History then granted a moral dimension to such self-regarding acts of avoidance and evasion by staging a gigantic act of public defiance. Many who faced the draft in those years accepted the consequences of open refusal, sacrificing personal hopes and plans, serving terms in prison, or devoting themselves to helping others defeat a system and a national project that they regarded as criminally wrong. Young men who openly burned their draft cards or left for Canada were risking their futures, and they knew it; some believed a future was unfolding that wouldn’t care and might even approve what they had done, but it still took nerve. Compounding fraud with felony, at little risk to myself I burned my own IV-F draft card on the steps of the Pentagon in 1967, not long before the magic-power chanting of the encircling Yippies lifted the whole building several feet off the ground.

In the years following the American disengagement from Vietnam, the cultivation of personal growth and self-actualization was among the traits most noticed, and worried about, by sociologists and pundits. The refusal of military service by upwardly mobile, educated young people was thought to reflect a refusal of any kind of service except to the self. This was the Me Generation, a characterization that (as is common in sociological punditry) ignored the majority who did their duty, who went to church and to work, and who respected teachers and officials more or less as before. More important, it missed the many who then and later took up service to others, including in the Peace Corps, which Richard Nixon called a “haven for draft dodgers” and a “cult of escapism,” and in VISTA (Volunteers in Service to America), which was founded in 1965 as a domestic counterpart to the Peace Corps.

A narrow self-regard that accepts only conditional restraints on personal possibility is the exclusive possession of no single generation. A conscious sense of one’s self as having a unique destiny demands a search for ways of living and acting that realize that uniqueness. But self-fulfillment can be and very often is found in selfless service to others. Goethe’s Faust, after a long life of self-seeking — for knowledge, for experience, for love — finds real satisfaction helping his countrymen to drain a swamp and create new land, at last forgetting himself.

My avoidance of service to my country has been retrospectively rewritten by the catastrophe that ensued in Vietnam: I didn’t serve in that war, and nobody should have had to. (Those who did serve and saw combat may have a different account.) But why was I immune for so long to the pull of service of any kind, service as goal and as personal value? It wasn’t just service to my nation or the world. Teachers — the good ones — serve students. Fathers serve families. Workers retire from businesses with thanks and a 401(k) after a lifetime of service. In none of these realms could I place my future self.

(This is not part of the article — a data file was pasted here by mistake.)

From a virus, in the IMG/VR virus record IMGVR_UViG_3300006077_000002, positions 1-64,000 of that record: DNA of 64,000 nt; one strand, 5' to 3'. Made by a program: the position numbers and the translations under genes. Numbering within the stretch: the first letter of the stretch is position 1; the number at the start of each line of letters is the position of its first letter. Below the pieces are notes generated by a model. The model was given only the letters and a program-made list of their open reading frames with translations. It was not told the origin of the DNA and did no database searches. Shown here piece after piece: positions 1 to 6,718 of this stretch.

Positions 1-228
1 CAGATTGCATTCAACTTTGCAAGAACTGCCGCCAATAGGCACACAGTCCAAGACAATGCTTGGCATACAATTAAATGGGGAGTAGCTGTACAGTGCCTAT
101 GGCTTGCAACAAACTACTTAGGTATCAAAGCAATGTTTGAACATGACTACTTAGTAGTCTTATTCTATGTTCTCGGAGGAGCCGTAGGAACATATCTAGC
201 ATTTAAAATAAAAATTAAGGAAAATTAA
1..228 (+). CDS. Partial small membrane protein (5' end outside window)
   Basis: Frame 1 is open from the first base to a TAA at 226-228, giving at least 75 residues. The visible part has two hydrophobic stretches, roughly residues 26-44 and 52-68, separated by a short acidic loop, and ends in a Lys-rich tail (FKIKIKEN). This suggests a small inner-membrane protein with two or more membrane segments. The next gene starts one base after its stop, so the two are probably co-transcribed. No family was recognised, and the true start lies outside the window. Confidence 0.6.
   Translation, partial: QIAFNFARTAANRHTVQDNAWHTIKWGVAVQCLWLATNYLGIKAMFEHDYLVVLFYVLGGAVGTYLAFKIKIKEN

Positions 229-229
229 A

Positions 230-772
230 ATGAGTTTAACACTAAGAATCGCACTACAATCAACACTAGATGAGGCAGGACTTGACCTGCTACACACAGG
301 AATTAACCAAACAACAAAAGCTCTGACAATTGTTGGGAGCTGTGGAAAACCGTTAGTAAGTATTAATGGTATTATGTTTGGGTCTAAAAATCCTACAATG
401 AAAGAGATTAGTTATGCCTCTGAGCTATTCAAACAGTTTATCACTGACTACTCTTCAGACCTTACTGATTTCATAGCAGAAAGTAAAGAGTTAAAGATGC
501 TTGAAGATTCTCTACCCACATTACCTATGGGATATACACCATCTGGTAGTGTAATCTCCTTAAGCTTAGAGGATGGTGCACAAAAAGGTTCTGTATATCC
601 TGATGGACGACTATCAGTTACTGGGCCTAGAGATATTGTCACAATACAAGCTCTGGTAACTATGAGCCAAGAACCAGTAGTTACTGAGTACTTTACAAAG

My own conversations with Mephistopheles always had to do with getting what I wanted, even if what I wanted were goods and achievements that required long years of labor in near poverty and solitude. Not until I was past forty and found myself engaged in a conversation about karma — that central word of the Me Generation’s search for themselves — did I perceive the matter clearly. I don’t care about my karma anymore, I said, if I ever did: I want to know what my dharma is. I wanted to know, at last and henceforward, what I should do, and to learn how to do it.

Very soon thereafter, as though my wish had been overheard, life presented me with a whole series of responsibilities to take up because I should, and surrenders of self to make because I must. These had nothing to do with the nation particularly, or with the people of the world in general, but they required service to others, which I have tried to give, and have, mostly, been glad to give, when I could figure out how.

The end of compulsory military service and the establishment of a volunteer armed forces didn’t erase the injustices and inequities of the Vietnam-era draft. Combat troops today are largely composed of those who are entering adulthood with the fewest options. Fallows notes in an article that appeared earlier this year in The Atlantic that while veterans are showered with praise and admiration, and are universally celebrated as the heroes of our otherwise divisive wars, very few people who have other possibilities think of joining them. Throughout the Iraq involvement, Representative Charles Rangel urged a bill that would reinstate the draft — mandating two years of service for all young men and women “in any capacity that promotes our national defense” — and thus “compel the American public to be part of the shared sacrifice and moral issues at hand.” It’s hard to imagine a bill that would alter the social landscape more, or one less likely to pass.